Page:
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Tanzania: The facts.

 

 

 

 

 

 

 

 

In its report for 2009, Transparency International (TI) showed a survey where more than a quarter (26%) of people in sub-Saharan Africa said they had personally paid a bribe in the preceding 12 months. The figure for North Africa and the Middle East was far worse at 40%. Compare this to 5% in the European Union and 2% in North America to just get the idea of how gargantuan the task of tackling corruption is in these countries.

 

The Tanzanian chapter of Transparency International (TI) was formed in May 2009. It will go by the name Tanzania Transparency Forum (TRAFO) and renown Tanzanian academic Professor Mwesiga Baregu is to be its first chair.

 

The founding President of Tanzania, Mwalimu Nyerere, stated even before independence in May 1960 during a budget session of the Legislative Council (as it was then) that even though the three stated enemies of the people were Poverty, Ignorance and Disease, he regarded corruption to be a bigger danger than all of these in peacetime. He recognised corruption to be the single greatest obstacle to sustained peace as well as economic and social emancipation. He went on to state that “I believe corruption should be treated in almost the same way as you treat treason. If people cannot have confidence in their own government, if people can feel that justice can be bought, then what hope are you leaving them? The only thing they can do is to take up arms and remove that silly government. They have no other hope.”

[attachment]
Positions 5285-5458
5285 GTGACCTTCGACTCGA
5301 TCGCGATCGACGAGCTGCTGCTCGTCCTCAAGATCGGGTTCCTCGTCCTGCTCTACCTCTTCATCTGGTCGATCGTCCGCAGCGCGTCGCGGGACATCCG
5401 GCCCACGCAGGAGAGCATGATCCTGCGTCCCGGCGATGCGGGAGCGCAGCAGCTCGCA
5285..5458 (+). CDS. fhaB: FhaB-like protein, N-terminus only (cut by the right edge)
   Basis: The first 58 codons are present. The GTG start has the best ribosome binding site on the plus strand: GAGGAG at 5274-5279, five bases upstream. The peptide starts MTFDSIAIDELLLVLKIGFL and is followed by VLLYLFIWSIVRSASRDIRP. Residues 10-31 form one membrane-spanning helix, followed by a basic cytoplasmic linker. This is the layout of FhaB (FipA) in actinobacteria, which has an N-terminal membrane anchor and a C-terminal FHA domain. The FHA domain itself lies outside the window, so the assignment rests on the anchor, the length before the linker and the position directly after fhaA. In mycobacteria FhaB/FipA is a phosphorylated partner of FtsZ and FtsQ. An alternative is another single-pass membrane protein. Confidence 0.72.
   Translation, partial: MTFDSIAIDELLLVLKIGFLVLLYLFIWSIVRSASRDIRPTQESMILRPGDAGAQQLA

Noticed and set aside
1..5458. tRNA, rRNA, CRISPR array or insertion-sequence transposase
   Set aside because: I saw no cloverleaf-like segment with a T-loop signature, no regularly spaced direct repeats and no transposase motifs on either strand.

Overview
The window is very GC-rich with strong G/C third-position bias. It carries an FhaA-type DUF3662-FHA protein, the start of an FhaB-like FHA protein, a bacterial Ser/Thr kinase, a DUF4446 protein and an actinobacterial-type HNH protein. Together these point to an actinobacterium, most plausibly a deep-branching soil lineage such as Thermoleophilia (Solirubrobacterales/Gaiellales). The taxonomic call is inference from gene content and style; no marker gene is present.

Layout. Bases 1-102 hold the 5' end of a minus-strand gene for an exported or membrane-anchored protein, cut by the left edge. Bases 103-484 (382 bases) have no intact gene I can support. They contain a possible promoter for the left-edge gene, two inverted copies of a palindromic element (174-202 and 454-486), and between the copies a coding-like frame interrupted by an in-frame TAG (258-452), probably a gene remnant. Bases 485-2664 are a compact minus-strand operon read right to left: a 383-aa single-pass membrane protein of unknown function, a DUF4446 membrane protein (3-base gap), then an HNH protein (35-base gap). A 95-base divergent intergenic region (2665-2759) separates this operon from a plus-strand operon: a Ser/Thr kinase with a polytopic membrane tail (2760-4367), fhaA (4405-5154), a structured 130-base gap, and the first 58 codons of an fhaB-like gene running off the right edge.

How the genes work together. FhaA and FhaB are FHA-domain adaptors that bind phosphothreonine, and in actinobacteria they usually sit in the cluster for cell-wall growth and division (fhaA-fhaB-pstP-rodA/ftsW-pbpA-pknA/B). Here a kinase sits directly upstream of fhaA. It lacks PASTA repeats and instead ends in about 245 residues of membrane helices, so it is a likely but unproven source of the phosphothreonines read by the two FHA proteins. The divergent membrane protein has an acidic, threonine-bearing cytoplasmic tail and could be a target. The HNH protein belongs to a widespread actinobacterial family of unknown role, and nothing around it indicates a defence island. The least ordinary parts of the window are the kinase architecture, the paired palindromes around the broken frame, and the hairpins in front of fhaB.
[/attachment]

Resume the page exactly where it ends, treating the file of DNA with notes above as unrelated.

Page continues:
According to the Transparency International survey report of 2009, 55% of people in Tanzania reported to have been asked for bribes while seeking services they are entitled to. What is worse is the figures showing that only 8% or 1 in 12 of these bribery demands were reported. This indicates extremely poor confidence in law enforcement institutions which, apart from appalling redtape; are themselves mired in corruption.

 

In the last couple of years tanzania has been rocked by high profile cases of corruption on a grand scale involving important national institutions such as the Central Bank and the energy utility company Tanesco, which is a monopoly. Dubious deals have led to a loss of billions and allegations touch high profile figures in the government (including cabinet ministers) and leading figures in the ruling party CCM.

 

Some serious allegations continue to hound the former President Benjamin Mkapa himself involving the conducting of business deals while still in office. These include selling himself and his relatives some national assets at knock-down prices. The general perception in the country now is that his reluctance to address these allegations head on mean he is quite possibly guilty.

 

This whole saga means the country is creating an impression of a place where it is expensive to do business and consequently discouraging a significant number of serious investors. The one bright ray in the TI report is that the survey showed Tanzania to be the least corrupt in East Africa, with corruption perception well below neighbouring Kenya and Uganda.